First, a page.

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Here are some demographic data regarding the student body at District 65 as reported in the District’s Opening School Report for 2018-2019.
Enrollment: The report reflects that 7,422 students are enrolled in the K-8 grade levels at District 65, a decline of 74 students from last year. In addition, 322 children attend an early childhood education program at the Joseph E. Hill Education Center, down 28 from last year. Since 2006, the enrollment has grown by 1,324 students in the K-8 grade levels, or by 23%.
Kindergarten Enrollment: 762 students are enrolled in kindergarten, 40 less than last year; 94% of those students had pre-K experience in home day care, a daycare center, pre-school, or Head Start.
Ethnic Breakdown of the K-8 Enrollment: 44% of the K-8 students are white, 22% black, 20% Hispanic, 9% multi-racial, and 5% Asian. In the last 16 years there has been a drop in the percentage of black students enrolled in grades K-8 at District 65, from 45% in 2000 to 22% in 2017; a part of this drop may be due to a multi-racial category that was introduced in 2005. During the same period, the percentage of Hispanic students attending District 65 has increased from 8% in 2000 to 20% in 2016. The accompanying chart shows the trends.
The ethnic breakdown of the incoming kindergarten class is 44% white, 20% black, 20% Hispanic, 10% multi-racial, and 6 % Asian.
Ethnicity by School: In accordance with the Supreme Court’s decision in the Seattle School District case, the District no longer uses race as a factor in admitting students to the magnet schools or in granting permissive transfers. This year only one school, Orrington Elementary School, has a racial group that exceeds 60% of the student body at the school. Orrington is 63% White.
Low Income: 2,685 students, or 36% of K-8 students, are identified as low-income, measured by those who qualify for free- or reduced-fee lunch. This is down from 37% last year. Of those, 2,348 qualified for the free-lunch program, indicating a higher level of poverty. The percentages of low-income students at the District’s schools range from a high of 67% at Oakton to a low of 16% at both Orrington and Willard.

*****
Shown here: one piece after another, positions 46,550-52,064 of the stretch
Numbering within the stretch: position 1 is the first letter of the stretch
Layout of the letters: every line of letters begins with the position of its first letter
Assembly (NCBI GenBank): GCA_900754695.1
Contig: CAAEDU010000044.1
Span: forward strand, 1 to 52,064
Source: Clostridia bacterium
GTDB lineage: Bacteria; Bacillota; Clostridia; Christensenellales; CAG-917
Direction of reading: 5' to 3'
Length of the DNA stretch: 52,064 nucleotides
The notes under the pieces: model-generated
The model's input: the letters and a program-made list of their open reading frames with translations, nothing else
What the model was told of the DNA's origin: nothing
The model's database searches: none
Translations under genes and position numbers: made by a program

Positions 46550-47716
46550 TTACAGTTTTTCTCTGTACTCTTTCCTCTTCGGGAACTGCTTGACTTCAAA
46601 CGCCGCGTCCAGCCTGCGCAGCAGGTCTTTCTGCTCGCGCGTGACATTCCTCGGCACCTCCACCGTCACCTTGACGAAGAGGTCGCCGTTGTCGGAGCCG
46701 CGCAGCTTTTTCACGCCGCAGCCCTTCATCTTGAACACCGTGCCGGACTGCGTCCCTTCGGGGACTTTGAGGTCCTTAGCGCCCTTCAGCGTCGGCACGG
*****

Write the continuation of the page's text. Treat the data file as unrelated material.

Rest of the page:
Homeless Students: The report estimates there are a total of 199 students from households who are classified as homeless, 49 more than last year. This is up from 31 students in 2004-05.
Special Education: 945 students ages 3-14, or 12% of all students, are in special education programs. Of those, 34% are Black, 27% White, 29% Hispanic, 7% multi-racial, and 2% Asian.
ELL/TWI: 1,120 students are English Language Learners (ELL). Of these, 439 are enrolled in a Two-Way Immersion (TWI) program, 203 are in a transitional bilingual program, 359 are enrolled in English as a Second Language program, and 110 have waived services. There are a total of 38 TWI classrooms at six different schools: Dawes, Dewey, Oakton, Washington, Willard, and Bessie Rhodes.
There are a total of 81 native languages spoken by students in the District.
ACC: 85 students are enrolled in the African-Centered Curriculum (ACC) program at Oakton School: 9 in kindergarten, 17 in first grade, 15 in second grade, 16 in third grade, 14 in fourth grade, and 14 in fifth grade.
District 65 Family Center: The number of children receiving direct services at the Family Center is 119, down from 314 three years ago.
Class Sizes: The average class sizes for general education classes at the K-5 grade levels are as follows: kindergarten – 18.7 students; first grade – 19.9 students; second grade – 19.7 students; third grade – 19.8 students; fourth grade – 20.3 students; and fifth grade – 20.0 students.
There is a disparity in the average size of general education classes at the schools, ranging from a low of 10.0 students in kindergarten at Oakton to a high of 25.3 students in fifth grade at Kingsley.
Busing: 3,299 students are “eligible” to take the bus because of distance, safety or a program placement. Of these, 28% are Black, 29% are White, 29% Hispanic, 6% Asian, and 8% multi-racial. The report does not reflect the number of students who actually take the bus. These numbers do not include special education students.